until a god appears as thy substitute in torment, ready to descend for thee into the unillumined realm of Hades and the dark abyss of Tartarus.? And this is done by Chiron, the wisest and most just of the Centaurs, the son of Chronos, sacrificing himself for Prometheus, while Hercules kills the eagle at his breast and so delivers him from torment. This legend of ^schylus is almost a prediction of the true Redeemer. See article on Sacrifice, by Paterson, in Hastings, Bible Dictionary.
Westcott, Hebrews, 282, maintains that the idea of expiatory offerings, answering to the consciousness of sin, does not belong to the early religion of Greece. We reply that Homer?s Iliad, in its first book, describes just such an expiatory offering made to Phubus Apollo, so turning away his wrath and causing the plague that wastes the Greeks to cease. E. G. Robinson held that there is ?no evidence that the Jews had any idea of the efficacy of sacrifice for the expiation of moral guilt.? But in approaching either the tabernacle or the temple the altar always presented itself before the layer. H. Clay Trumbull, S. S. Times, Nov. 30, 1901:801 ? ?The Passover was not a passing by of the houses of Israelites but a passing over or crossing over by Jehovah to enter the homes of those who would welcome him and who had entered into covenant with him by sacrifice. The Oriental sovereign was accompanied by his executioner, who entered to smite the firstborn of the house only when there was no covenanting at the door.? We regard this explanation as substituting an incidental result and effect of sacrifice for the sacrifice itself. This always had in it the idea of reparation for wrongdoing by substitutive suffering.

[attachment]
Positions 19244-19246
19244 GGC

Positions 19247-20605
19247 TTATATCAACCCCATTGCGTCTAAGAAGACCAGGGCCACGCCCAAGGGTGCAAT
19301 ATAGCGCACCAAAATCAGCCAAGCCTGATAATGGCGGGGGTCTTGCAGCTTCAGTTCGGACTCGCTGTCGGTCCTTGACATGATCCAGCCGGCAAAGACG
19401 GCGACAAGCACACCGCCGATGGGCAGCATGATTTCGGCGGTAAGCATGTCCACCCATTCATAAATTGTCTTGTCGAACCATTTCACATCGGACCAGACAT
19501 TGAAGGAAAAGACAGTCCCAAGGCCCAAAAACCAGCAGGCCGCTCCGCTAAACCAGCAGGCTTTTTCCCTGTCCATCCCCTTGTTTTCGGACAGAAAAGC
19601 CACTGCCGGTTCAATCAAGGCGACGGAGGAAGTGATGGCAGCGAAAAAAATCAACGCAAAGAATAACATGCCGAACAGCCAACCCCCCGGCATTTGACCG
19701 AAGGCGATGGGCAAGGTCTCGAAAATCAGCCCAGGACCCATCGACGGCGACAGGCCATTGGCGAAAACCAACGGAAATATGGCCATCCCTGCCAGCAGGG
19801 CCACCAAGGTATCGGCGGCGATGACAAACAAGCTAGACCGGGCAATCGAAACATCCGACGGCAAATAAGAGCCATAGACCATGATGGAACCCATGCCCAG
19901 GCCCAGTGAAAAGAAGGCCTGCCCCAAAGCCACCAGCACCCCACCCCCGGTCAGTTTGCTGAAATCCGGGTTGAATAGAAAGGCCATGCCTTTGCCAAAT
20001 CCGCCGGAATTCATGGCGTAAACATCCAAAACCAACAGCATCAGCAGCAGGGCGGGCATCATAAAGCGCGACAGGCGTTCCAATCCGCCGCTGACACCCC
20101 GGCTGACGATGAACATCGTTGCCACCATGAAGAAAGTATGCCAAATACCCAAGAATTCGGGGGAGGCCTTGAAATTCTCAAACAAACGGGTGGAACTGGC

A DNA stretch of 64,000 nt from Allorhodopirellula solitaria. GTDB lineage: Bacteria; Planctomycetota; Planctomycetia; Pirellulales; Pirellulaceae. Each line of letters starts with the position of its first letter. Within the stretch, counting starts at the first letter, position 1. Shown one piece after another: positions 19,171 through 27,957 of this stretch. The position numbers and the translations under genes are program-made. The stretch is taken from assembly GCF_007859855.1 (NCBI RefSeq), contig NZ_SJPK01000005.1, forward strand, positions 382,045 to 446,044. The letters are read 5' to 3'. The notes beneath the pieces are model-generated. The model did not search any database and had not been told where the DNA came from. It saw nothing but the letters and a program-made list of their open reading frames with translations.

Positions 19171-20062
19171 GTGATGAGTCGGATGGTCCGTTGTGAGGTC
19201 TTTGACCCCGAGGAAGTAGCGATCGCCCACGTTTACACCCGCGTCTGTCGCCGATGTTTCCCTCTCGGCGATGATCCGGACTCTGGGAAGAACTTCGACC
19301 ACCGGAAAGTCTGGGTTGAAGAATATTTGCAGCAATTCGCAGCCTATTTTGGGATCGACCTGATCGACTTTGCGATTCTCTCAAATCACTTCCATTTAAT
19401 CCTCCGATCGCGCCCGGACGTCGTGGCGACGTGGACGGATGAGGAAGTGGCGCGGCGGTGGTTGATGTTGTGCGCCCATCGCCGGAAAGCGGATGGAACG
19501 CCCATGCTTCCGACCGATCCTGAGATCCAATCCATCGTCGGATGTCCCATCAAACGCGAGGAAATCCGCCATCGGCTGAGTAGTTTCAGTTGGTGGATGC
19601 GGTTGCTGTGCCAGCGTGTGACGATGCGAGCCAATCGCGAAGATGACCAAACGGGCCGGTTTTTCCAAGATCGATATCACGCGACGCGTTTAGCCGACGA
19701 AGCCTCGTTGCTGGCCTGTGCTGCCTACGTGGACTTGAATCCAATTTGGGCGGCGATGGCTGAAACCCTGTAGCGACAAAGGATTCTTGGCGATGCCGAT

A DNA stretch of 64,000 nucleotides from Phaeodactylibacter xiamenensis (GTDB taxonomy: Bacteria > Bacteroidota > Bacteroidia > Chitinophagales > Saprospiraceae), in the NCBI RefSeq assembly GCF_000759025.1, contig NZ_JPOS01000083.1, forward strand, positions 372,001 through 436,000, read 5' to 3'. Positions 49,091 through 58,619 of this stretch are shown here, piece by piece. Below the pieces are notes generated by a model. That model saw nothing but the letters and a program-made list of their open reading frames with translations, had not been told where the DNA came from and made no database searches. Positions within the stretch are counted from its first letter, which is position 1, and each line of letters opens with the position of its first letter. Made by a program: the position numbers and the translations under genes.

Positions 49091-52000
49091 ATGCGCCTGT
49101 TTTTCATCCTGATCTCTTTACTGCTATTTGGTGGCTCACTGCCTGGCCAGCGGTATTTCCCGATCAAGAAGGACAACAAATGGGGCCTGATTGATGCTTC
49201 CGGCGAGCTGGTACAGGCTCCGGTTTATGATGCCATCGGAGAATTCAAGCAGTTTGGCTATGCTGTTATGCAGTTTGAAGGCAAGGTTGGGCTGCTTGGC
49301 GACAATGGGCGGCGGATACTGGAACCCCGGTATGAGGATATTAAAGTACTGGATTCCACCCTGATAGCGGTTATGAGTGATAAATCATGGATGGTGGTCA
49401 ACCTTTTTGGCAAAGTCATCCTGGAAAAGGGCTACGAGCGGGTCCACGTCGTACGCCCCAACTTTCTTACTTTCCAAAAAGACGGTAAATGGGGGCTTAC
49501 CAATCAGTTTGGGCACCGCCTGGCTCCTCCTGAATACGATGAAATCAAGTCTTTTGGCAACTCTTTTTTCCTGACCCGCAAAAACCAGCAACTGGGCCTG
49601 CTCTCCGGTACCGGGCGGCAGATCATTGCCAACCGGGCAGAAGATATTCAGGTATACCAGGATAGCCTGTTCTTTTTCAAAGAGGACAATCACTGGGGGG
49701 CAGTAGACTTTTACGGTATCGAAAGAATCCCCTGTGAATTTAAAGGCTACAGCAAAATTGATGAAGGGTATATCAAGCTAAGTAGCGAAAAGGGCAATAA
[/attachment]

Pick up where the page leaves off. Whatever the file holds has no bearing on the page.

Curtis. Primitive Semitic Religion of Today, on the Significance of Sacrifice, 218-237, tells us that he went to Palestine prepossessed by Robertson Smith?s explanation that sacrifice was a feast symbolizing friendly communion between man and his God. He came to the conclusion that the sacrificial meal was not the primary element but that there was a substitutive value in the offering. Gift and feast are not excluded but these are sequences and incidentals. Misfortune is evidence of sin; sin needs to be expiated; the anger of God needs to be removed. The sacrifice consisted principally in the shedding of the blood of the victim. The ?bursting forth of the blood? satisfied and bought off the Deity. George Adam Smith on Isaiah 53 (2:361) ? ?Innocent as he is, he gives his life as a satisfaction to the divine law for the guilt of his people. His death was no mere martyrdom or miscarriage of human justice. In God?s intent and purpose, but also by its own voluntary offering, it was an expiatory sacrifice. There is no exegete but agrees to this. 353 ? The substitution of the servant of Jehovah for the guilty people and the redemptive force of that substitution are no arbitrary doctrine.?
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